Tags: wife kathleen

2 Aug 2006, Comments Off on What I’m reading: Broken Song

What I’m reading: Broken Song

Author: Helen

In 1977, I visited my parents in Canberra for a visit. At the time, my Dad was working at the RSSS and their house was a waystation for interesting people from all over. That time, I walked in to meet a tired-looking, late middle-aged couple sitting on the living room couch with a little boy of about four bouncing off the walls. They were Ted Strehlow, his wife Kathleen and their son Karl.
Picture from http://www.abbeys.com.au
At that time I hadn’t heard of Ted and his immense importance to Aboriginal ethnography, as well as the tragic arc of his life story. None of us would have known the awful, final turn his life was about to take. I wasn’t aware that these were the last two years of an eccentric, contrary, but fascinating life. The two of them looked dumpy, grey and beaten down (as Ted, by that time, pretty much was.) I was intrigued by the awfulness of their late-parenthood childrearing style– at the time, Ted was 70. “Oh, he’ll only eat chocolate,” said Kathleen airily, breaking off another row for the already hyperactive kid. A lot of people assume that people with superior intelligence are always better parents. These two would have qualified for a visit from Supernanny.

Broken Song: T.G.H.Strehlow and Aboriginal Possession, by Barry Hill, is the latest biography of TGH Strehlow. It took me months, literally, to read this 750-page tome, not because I’m reading blogs all the bloody time, noooooo!…, rather because it’s a hardback which wasn’t mine and had to be Kept Nice, so I haven’t been taking it on the train. And public transport is my prime dead-tree reading time. Down with hardbacks.

Ted Strehlow was fluent in Aranda (Arrernte) from babyhood. Born and brought up in Hermannsburg Mission, he lived and worked with the Arrernte people for most of his life, both as an anthropologist and as a patrol officer. He developed an idea of himself as the custodian of a dying culture, as well as a fully initiated Ingkata (elder). Whether or not he truly was is disputed.
Picture from http://www.abc.net.au/rn/arts/sunmorn/stories/s1014640.htm
While Strehlow was still still a young man, many Arrernte elders handed their sacred Tjurunga and other religious objects to him, and he interpreted this action to mean that he and no other was the final custodian. Because he viewed Tjurunga as belonging to the individual and not the tribe, he treated them as property and as completely alienable– thus setting himself up for conflict when the Land Rights movement gathered strength in the 70s and 80s and the Strehlows refused to give the objects back.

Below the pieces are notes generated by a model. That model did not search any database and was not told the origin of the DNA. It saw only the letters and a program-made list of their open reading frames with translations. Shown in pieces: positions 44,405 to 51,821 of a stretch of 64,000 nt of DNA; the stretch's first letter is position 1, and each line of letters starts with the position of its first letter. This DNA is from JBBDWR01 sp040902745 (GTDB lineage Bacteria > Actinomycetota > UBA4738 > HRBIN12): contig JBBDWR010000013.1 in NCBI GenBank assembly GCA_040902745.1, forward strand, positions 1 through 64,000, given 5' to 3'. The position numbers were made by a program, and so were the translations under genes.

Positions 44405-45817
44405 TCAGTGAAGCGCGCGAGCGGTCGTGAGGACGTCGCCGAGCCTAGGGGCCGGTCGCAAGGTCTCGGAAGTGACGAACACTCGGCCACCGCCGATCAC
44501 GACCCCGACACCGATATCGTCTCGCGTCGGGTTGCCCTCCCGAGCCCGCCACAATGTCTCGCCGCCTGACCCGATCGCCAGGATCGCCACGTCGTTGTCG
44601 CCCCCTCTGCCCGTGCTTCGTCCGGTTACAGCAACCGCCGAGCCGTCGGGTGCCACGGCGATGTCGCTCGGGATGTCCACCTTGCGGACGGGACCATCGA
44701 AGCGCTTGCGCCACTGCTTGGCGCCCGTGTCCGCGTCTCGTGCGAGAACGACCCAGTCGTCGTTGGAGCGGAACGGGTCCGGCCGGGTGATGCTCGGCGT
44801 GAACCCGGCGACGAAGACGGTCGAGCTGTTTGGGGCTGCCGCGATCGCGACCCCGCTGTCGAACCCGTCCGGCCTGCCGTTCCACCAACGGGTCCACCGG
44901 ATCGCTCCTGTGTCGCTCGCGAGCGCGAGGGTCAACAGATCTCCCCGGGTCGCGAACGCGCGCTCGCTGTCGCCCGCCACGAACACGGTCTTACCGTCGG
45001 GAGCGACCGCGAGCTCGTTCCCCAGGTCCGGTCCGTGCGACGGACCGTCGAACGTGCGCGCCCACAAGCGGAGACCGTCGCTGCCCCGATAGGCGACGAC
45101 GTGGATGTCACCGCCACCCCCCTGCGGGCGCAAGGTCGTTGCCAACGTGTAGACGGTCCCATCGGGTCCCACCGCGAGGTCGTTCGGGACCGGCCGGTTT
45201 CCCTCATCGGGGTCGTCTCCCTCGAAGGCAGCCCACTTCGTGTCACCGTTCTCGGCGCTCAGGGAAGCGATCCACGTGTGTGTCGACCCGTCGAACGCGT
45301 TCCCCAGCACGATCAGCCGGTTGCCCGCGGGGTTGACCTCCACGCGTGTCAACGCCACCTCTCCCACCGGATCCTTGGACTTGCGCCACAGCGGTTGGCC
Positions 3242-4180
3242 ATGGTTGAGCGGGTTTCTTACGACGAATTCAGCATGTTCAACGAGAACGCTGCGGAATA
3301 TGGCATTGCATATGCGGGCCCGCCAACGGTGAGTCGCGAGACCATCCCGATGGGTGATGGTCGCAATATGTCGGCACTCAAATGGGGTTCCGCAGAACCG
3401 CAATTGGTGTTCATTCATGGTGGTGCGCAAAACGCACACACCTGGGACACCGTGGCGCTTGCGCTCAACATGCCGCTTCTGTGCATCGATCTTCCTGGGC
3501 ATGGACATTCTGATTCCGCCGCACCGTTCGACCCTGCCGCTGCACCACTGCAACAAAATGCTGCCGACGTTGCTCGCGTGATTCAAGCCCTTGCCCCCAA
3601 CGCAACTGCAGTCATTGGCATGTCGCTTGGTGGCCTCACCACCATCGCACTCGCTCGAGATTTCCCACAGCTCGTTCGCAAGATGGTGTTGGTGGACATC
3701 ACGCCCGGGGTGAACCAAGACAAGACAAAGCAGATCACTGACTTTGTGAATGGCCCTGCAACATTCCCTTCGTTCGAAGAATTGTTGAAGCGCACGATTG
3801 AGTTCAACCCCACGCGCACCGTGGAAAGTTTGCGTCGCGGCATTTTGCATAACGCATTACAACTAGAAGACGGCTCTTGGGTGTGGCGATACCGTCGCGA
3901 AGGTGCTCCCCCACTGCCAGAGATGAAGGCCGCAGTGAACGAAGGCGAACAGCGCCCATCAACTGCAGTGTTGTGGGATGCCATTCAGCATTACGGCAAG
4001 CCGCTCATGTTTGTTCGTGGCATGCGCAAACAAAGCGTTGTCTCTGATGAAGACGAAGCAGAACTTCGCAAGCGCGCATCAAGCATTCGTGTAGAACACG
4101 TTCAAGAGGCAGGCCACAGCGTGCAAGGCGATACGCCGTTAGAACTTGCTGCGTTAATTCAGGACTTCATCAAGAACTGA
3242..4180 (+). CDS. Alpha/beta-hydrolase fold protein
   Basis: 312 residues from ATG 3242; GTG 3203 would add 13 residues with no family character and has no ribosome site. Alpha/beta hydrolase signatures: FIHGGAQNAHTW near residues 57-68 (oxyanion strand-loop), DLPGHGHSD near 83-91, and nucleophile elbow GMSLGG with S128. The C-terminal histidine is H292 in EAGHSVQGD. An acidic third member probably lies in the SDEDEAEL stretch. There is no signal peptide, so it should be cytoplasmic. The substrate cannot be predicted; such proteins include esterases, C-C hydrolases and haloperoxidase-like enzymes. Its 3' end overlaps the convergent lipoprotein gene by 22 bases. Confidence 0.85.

Strehlow’s greatest achievement was recording and explaining Arrernte legends, myths and songs, and particularly his book Songs of Central Australia, rather than as a mere curator of sacred objects.

The book is so filled with drama and poetry, and in such an rich visual and cultural setting, I couldn’t help thinking someone should be writing an opera about this man’s life. The tension of his upbringing, between Lutheran Christianity and Aboriginal culture (which would continue all his life). The Twins dreaming story, which he took as his own, and the psychological implications of that. The journey to Horseshoe Bend and the death of his father there. His experiences in the desert– for instance, his dramatic waking nightmare about a herd of bulls, his journeys (with his first wife) by camel. His frienships with Aboriginal people and his defence of Aborigines from abusive graziers and outback workers when he was a patrol officer. His mistreatment as a descendant of Germans, and a German speaker, in World War II. His escalating, paranoia-fuelled war with academia.

When I wonder why filmmakers and composers haven’t been all over the enormous lode of this man’s life, I think perhaps it’s because it’s over-rich in stories, metaphors and dramas – where would you start? and what would you leave out? Anyway, I hope it happens in my lifetime.

A cantata has been written and performed based on Journey to Horseshoe Bend. But there’s much more to Strehlow’s life than is contained in that story, dramatic though it is. Strehlow was a perfect tragic hero, or anti-hero, for modern Australia. He started out full of promise, and then destroyed himself with his own hubris in the best dramatic tradition. He saw himself as the only repository of Central Australian culture, the only living link to something that was essentially gone, and perhaps the last Ingkata. There’s Nemesis, too, of course, arriving not only in the shape of the Aboriginal land rights movement – they wanted their sacred objects, and their own stories, back – but his own tunnel vision and refusal to comply with what others saw as normal scholarly standards. He believed he had more right than the aboriginals themselves to the Tjurunga and other precious objects in his care.

In his last years, he became increasingly bitter and emotionally stunted. Reiterating his private ownership of his collection, he threatened to sell it. In 1978, a year after I met him, he engineered his own downfall when he lent a group of photographs of secred/sacred ceremonies to the German magazine Stern. For this he earned $6,000. However, Stern passed the images on to People magazine. It was a major scandal. The traditional owners of the objects and ceremonies were outraged. His life’s work was tainted, and whatever trust and kinship the Arrernte people felt for him was destroyed. He died soon afterwards.

Coda: The Land Councils are still trying to get the secret/sacred objects returned to them. And in 1992 and 1999 a portion of them were “rescued” when Kathy and young Carl, as inheritors of the collection, tried to sell some of it overseas.